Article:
Every year, for some time now, CiTR radio in Vancouver , and a few independent and college radio stations around the globe, have worked to give modern art a transmitter. The concept of giving art a birthday was introduced by French born artist / peacenik Robert Filliou (associate of John Cage, by the way) In 1963 asserted that 1,000,000 years ago, there was no art. But one day, on the 17th of January to be precise, Art was born …when someone dropped a dry sponge into a bucket of water. Filliou had lofty ideas floating around inside his skull about “relative permanent creation”, an exercise in inner peace to be directed outward and into world peace. A continuing playful anarchy as a way of rejecting “the fascism of the square world”; the world which refuses to break free of conventional wisdom and the inevitable war it falls into again and again. Interestingly, through plan or coincidence, war and the horrors of fascism tend to be recurrent themes in many of the 24 Hours of Radio Art’s sound collages.
These audio-art projects bring to mind other vividly surrealist elements, namely the inter-active game known as “Exquisite Corpse.” This was an activity that usually involves three or more artists (generally visual types) that would start a drawing or montage on a piece of paper. When that artist was finished the paper was folded back or covered so that the next participant could not see what image came before. When the entire piece is finished, an amazingly bizarre picture is presented for the enjoyment of the group. When several stations (or even multiple people in the radio studio) are involved in radio-art and sharing audio over the internet, we have in essence, an audio version of an Exquisite Corpse. Combined with the surrealist’s interest in random or spontaneous creations well, I’m sure the tie-in is all too obvious. Not to say that 24 Hours of Radio Art is all about noise. No. The day is about art and other arts have been known to broadcast. Poets and live musicians have graced the studio with their original contributions. The familial links of the creative arts are concrete and incontrovertible.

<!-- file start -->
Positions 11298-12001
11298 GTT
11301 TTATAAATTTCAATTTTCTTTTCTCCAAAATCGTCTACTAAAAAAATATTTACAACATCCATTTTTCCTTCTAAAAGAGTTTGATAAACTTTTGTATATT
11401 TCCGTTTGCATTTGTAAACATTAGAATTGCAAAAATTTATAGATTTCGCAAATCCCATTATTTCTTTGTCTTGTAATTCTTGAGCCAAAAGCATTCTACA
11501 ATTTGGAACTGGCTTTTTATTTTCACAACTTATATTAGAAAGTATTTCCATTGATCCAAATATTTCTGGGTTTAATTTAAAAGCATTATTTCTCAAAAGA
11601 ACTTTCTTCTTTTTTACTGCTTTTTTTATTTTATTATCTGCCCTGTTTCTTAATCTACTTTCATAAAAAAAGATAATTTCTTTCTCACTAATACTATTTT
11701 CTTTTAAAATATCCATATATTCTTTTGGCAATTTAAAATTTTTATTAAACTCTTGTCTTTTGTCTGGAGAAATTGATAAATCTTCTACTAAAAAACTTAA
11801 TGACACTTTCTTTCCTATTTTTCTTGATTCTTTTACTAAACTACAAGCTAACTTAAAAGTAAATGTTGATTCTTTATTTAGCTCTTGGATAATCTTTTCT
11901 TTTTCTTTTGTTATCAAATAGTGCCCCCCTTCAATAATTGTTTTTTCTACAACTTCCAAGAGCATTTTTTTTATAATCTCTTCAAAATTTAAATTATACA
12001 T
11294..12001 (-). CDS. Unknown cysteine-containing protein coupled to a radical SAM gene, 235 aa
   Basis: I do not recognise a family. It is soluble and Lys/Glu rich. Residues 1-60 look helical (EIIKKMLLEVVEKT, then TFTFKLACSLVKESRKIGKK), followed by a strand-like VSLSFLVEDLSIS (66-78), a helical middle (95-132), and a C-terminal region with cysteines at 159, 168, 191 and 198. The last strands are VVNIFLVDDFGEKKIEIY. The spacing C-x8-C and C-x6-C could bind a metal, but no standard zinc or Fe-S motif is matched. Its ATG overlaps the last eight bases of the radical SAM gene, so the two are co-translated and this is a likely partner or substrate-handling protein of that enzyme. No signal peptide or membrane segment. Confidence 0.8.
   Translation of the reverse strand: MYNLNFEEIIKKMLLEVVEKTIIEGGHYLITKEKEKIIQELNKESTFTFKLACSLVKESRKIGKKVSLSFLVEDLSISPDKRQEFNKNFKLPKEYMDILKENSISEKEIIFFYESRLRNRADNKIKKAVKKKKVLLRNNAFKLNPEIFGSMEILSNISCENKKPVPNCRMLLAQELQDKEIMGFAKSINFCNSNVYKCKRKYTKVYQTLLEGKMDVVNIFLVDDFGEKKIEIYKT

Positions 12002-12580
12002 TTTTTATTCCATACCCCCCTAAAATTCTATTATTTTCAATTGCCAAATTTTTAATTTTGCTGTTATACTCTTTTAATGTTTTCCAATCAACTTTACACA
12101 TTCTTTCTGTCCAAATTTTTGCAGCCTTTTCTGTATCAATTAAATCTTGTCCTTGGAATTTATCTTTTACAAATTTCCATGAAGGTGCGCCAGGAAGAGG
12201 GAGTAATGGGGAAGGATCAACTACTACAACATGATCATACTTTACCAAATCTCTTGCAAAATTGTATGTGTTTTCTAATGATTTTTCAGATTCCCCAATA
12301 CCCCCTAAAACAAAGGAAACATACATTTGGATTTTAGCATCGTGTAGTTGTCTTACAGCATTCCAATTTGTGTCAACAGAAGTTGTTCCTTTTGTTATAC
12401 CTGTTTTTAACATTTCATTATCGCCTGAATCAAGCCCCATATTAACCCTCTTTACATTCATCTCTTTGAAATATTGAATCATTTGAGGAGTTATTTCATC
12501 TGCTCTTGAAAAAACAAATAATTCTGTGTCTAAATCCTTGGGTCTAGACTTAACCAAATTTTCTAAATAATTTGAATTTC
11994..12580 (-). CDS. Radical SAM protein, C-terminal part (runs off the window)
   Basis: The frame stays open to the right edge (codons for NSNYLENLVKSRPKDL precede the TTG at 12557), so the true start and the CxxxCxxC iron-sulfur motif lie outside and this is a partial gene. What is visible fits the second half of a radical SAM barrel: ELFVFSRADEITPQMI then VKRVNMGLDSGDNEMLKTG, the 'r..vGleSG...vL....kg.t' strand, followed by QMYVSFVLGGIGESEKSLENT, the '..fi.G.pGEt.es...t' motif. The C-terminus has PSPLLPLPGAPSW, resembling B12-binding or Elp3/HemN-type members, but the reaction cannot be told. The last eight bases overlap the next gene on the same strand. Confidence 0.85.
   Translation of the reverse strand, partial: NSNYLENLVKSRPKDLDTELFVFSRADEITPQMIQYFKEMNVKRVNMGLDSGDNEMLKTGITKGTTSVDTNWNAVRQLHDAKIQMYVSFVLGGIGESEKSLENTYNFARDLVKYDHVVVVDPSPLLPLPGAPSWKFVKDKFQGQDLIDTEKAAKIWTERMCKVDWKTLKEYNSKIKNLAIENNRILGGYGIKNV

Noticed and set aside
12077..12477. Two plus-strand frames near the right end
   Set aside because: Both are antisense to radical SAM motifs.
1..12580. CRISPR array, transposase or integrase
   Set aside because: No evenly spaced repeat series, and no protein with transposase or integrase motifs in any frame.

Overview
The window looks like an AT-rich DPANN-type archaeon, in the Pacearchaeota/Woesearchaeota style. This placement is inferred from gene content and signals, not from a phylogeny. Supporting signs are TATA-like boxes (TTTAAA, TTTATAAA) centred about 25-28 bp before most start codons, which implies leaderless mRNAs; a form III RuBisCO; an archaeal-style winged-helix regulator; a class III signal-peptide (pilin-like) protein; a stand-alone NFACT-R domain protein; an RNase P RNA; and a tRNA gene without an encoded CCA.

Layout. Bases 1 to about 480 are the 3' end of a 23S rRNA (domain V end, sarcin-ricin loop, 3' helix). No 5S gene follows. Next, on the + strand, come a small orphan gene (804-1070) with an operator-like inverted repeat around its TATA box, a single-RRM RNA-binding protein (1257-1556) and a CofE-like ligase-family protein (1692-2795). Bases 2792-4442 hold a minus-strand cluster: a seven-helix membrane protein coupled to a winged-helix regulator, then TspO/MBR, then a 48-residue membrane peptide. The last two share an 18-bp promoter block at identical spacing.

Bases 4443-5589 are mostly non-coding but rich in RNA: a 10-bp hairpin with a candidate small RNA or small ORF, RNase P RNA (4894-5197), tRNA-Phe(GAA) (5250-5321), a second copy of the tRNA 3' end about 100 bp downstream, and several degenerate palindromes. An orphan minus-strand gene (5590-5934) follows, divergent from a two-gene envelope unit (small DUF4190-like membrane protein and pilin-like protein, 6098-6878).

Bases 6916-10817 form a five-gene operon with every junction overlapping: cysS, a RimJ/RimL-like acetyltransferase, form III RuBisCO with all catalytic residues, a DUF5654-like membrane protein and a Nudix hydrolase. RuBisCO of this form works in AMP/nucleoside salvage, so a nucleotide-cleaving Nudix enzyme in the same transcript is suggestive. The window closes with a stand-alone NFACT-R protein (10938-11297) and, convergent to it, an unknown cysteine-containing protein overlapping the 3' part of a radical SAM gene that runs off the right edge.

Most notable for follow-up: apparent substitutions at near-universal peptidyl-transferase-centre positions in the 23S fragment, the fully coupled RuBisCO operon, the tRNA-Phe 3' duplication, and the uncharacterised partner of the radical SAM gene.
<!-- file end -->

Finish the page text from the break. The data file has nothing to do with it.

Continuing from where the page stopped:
CITR’s involvement in 24 Hours of Radio Art has its roots primarily in the sound experimentations of Peter Courtemanche. Peter hosted the Weekly program “The Absolute Value of Noise” from 1988 to 1992. This program featured a wide variety of radio-art and experimental audio – often generated live on the air. This radio show developed into the annual 24 Hours of Radio/ART program (1992-96) – a collaborative event that explored the concept of a “radio-art” station; an event that posed the question: What would happen if your local FM pop-rock station suddenly decided to go to an all audio-art format? The answer may be available on January 17th again. Then again, 24 Hours of Radio Art may also be the answer to the question of what do space aliens listen to at home.
In more recent years 24 Hours of radio Art has been made possible by sound-artists at CiTR such as past program director Anna Friz, followed by experimental program enthusiasts Luke Meat, and Bleek through the generous support and scheduling of our current PD Bryce Dunn and a cast of other wonderful volunteer programers and submissions from everywhere.
24 Hours of Radio Art will broadcast Midnight to Midnight, January 17th on CiTR 101.9 Vancouver. Online at www.citr.ca
1:00-2:00 EBNC – epicaricacy.org/artists/ebnc/
2:00-3:00 Andy Hunter
3:00-4:00 Andy Hunter
4:00-5:00 Andy Hunter
5:00-6:00 Andy Hunter
6:00-7:00 Joshua Fried
7:00-8:00 Sophie and Ryan
8:00-9:00 Breakfast With The Browns
10:00-11:00 Porter Hall
11:00-12:00 Queer FM
12:00-13:00 DJ Drake
13:00-14:00 Chris Burke?
14:00-15:00 Value Village People
15:00- 16:00 Value Village People
16:00-17:00 Robyn Jackob
17:00-18:00 Oswaldo Perez
19:00-20:00 Radio Free GAK
20:00-21:00 Radio Free GAK
21:00-22:00 Paul G, aka Doctor B
22:00-23:00 Phineas Narco (National Cynical Network)
23:00-24:00 Troll Rouge